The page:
State of Alaska > Natural Resources > Parks and Outdoor Recreation > History and Archaeology
During the summers of 1995, 1997, and 1998, the Alaska Office of History and Archaeology conducted archaeological field investigations at Baranof Castle State Historic Site, commonly called Castle Hill. The work, funded by the Alaska Department of Transportation and Public Facilities (ADOT&PF) and the Federal Highway Administration (FHWA), was conducted in conjunction with proposed renovation of the state historical park. The archaeological investigations were progressively phased so that larger areas were opened with each successive field season. A total of 172 square meters were excavated to an average depth of about 50 centimeters, producing a collection of 19th century Russian-American artifacts that is unprecedented in size and diversity.
Archaeological work in 1995 consisted of subsurface testing of the proposed construction area to locate and evaluate buried deposits. During the 1997 field season, 52 one-meter squares were excavated adjacent to the proposed trail footprint on a natural terrace at the base of the hill. The discoveries in this area included structural posts and timbers, and a rich historic midden deposit. In 1998, an additional 103 one-meter squares were excavated along the existing and proposed park trails. This resulted in the discovery of at least four Russian period building ruins with associated artifacts. Also discovered during trail construction was a prehistoric shell midden deposit on the northeast slopes of the hill. A C-14 date for the base of the deposit of approximately 1,000 years ago lends credence to oral tradition of a long occupation at the site by Sitka Tlingit prior to the establishment of the Russian settlement.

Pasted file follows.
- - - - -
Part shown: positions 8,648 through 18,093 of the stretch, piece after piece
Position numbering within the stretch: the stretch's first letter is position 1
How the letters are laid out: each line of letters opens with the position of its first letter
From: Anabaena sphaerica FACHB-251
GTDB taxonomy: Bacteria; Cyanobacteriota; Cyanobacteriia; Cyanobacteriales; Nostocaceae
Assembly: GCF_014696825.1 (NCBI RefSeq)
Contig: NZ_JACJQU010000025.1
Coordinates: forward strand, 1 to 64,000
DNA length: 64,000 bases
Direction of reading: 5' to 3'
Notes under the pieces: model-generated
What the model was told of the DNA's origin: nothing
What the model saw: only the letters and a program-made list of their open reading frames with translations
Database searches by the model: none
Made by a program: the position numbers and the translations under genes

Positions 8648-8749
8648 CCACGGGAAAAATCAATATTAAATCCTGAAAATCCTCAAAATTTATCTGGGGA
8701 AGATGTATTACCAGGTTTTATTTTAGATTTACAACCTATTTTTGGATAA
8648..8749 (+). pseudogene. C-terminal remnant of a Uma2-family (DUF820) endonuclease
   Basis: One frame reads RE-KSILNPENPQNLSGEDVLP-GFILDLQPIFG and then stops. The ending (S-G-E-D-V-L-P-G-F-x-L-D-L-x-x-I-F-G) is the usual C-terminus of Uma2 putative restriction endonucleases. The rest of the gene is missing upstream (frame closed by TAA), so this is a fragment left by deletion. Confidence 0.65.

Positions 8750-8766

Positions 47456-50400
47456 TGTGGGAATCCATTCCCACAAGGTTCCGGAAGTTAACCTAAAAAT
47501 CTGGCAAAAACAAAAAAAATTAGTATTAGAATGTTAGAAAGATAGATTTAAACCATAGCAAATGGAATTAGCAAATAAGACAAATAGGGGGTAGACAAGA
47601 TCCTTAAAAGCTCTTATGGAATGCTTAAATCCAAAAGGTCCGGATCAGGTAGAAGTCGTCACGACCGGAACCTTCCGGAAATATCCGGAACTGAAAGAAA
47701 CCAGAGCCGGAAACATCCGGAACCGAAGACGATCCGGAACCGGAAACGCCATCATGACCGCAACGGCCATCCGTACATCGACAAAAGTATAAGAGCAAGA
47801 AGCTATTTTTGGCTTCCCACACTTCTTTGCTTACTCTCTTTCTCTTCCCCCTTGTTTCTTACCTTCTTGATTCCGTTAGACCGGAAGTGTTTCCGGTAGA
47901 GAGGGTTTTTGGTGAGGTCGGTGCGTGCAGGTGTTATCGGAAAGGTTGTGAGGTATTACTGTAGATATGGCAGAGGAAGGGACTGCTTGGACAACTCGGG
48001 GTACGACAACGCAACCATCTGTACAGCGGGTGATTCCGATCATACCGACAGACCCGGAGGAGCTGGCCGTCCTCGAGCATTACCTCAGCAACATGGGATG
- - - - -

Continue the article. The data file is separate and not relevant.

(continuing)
The approximately 300,000 artifacts from the site have undergone varying levels of analysis by a staff of four archaeologists (McMahan, Grover, Petruzelli, and Thompson) in a series of temporary laboratories in Anchorage. Due to the size of the collection and limitations of funding, it was not possible to intensively analyze the entire collection. Therefore, artifacts from ten (of 172) units were intensively analyzed while the remainder of the collection underwent varying levels of documentation depending on functional and materials groupings. This report is intended to provide basic documentation required by the National Historic Preservation Act (NHPA) Section 106 consultation process and is not intended to address all research opportunities that the data may support.
Office of History and Archaeology (OHA)
OHA and SHPO Staff
Alaska Historical Commission
Alaska Geographic Names Program
Alaska Gold Rush Centennials
Alaska Archaeological Survey
Alaska State Historical Parks
Alaska OHA Photo Galleries
Cultural Resource Management Plan for the Denali Highway Lands
Frequently Used Resources
Alaska Heritage Resources Survey
Report Submittal Checklist and Cover Sheet
Permits for Investigations on State Lands
Castle Hill Archaeological Project
Broken Mammoth Archaeological Project
The Wreck of the Kad'yak
Southeast Alaska Historic Shipwrecks
Alaska State Historic Preservation Office (SHPO)
SHPO Main Page
Alaska's Historic Preservation Plan
National Register of Historic Places
Section 106 Review Process
Rehabilitation Tax Credit
Certified Local Government Program
Education (Project Archaeology)
HPF Development Program
Historic Preservation Links
Historic Preservation Series
National Historic Preservation Act
Unalaska South Channel (Amaknak) Bridge Project
New Hours Set for AHRS Research
Last updated on Tuesday, March 2, 2010.
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